A: A big one is a walk-around bed. Basically, whether or not they want to climb over their partner at night is a big deal. The salesperson kind of gets a feel from the person. If it’s a younger couple, it’s not that big of a deal. But more senior people, they might have to get up in the night, and they don’t want to have to climb over their partner. [The type of bed helps to narrow down the RV type and general floor plan options.]
Another wrinkle in there that we run into a lot is, are you traveling with a dog? If you have a larger dog, you’re going to want to slideout. It just provides that space for them. The dog’s going to be laying right in the middle of the floor, and without the slide aisle, you’re going to be stepping over it. But slideouts aren’t just for dog owners. They provide a wonderful amount of floorspace for all kinds of RVers.
Q: Does somebody’s intended camping style affect which floor plan they end up with?
A: [Yes,] they going to be camping at a state park where they may not have full hookup capabilities, or are they going to be putting it on a site? Do they own property up north, and they just want to go up there and be in the woods? Does it have electrical? Does it have plumbing? If it doesn’t, then you start talking about solar and/or a generator and things like that. But if they’re doing run-of-the-mill camping, they’re going to a full hookup site, then solar is not necessary, they’re just looking for a place to sleep at a campground. As these things relate camping style to floor plan, the size of the camper is a huge factor. Shorter camping stays usually means shorter camper and longer stays open up longer and more slide-out options.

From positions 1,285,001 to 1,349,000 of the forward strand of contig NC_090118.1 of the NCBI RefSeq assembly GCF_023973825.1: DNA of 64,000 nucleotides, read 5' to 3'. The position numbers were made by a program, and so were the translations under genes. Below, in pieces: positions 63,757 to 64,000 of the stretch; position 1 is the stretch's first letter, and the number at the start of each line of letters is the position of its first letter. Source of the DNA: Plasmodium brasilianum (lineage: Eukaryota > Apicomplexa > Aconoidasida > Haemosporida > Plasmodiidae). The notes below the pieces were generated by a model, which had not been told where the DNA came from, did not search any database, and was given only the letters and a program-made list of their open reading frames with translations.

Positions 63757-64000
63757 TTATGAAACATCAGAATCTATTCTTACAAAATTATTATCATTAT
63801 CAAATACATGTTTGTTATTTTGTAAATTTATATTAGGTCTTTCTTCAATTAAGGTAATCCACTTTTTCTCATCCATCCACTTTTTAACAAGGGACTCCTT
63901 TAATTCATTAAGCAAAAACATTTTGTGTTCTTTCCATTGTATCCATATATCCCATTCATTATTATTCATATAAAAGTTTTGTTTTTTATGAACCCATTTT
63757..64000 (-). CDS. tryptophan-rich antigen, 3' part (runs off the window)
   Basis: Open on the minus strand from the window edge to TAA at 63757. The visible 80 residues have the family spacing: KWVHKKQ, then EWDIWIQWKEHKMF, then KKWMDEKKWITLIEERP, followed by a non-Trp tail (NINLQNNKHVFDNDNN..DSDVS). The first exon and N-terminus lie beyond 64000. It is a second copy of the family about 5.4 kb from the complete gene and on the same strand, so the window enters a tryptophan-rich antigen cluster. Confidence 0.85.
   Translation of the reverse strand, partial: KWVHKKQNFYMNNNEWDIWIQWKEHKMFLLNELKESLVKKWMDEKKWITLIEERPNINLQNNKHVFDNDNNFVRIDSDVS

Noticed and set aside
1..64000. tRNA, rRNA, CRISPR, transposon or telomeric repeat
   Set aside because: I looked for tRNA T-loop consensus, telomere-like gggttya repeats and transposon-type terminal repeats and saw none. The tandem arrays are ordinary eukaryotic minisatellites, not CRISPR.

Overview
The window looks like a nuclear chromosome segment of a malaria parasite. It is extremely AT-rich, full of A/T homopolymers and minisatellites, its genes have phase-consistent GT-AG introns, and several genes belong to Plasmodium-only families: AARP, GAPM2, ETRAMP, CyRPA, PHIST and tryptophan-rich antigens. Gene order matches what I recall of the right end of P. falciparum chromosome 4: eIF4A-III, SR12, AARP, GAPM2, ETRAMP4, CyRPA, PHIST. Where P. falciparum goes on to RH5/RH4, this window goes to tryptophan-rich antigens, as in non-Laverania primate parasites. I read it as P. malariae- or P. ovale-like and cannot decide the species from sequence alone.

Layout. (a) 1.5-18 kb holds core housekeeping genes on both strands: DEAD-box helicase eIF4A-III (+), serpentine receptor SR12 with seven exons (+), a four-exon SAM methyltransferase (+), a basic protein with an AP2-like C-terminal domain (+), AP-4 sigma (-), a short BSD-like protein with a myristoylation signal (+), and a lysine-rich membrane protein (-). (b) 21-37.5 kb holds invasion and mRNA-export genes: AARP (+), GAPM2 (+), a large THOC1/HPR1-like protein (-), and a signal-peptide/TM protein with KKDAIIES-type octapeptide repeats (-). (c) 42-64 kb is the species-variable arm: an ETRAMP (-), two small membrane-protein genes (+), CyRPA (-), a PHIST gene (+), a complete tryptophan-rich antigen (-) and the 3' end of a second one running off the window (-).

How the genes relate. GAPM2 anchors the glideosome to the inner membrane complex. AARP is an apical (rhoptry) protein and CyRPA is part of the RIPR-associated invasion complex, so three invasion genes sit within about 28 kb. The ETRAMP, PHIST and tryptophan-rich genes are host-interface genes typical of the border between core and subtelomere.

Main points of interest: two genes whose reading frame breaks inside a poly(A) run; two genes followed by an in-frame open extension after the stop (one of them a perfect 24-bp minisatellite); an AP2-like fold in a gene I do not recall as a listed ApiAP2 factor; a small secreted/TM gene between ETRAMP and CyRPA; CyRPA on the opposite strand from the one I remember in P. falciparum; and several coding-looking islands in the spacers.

Q: What should prospective buyers keep in mind that would save hassle later on?
A: If you’re a first-time buyer and you have a truck and [interested in] buying a small single axle, I would caution that, because you have the truck to pull more. You could save that money on the first buy and just skip a step. A lot of times, first-time buyers buy a 20-foot single-axle camper and they come back and they were turning around into their partner inside of the camper and they just know that they need more space. There are people who want to start simple, but it may not be the best fit for them. If it’s your first time buying and you don’t really know what you want, buying a pre-owned camper is a good option. You get all the bugs out, you learn what you like and what you don’t like, and then you go back and you buy the right new [RV].
An RV is a significant investment, and the right RV can make camping a breeze and a joy – or not, if you aren’t mindful when making your selection. It’s important, also, to visit dealerships, sometimes multiple times, to make sure you’re comfortable with not just the price, but the floor plan as well. Think about how you imagine yourself camping, the ages of your fellow travelers, and what’s essential to feel “at home” in your RV. Thankfully, there is a wide network of experienced RVers and dealerships (including our dealer members like Kline’s) who are knowledgeable and willing to help.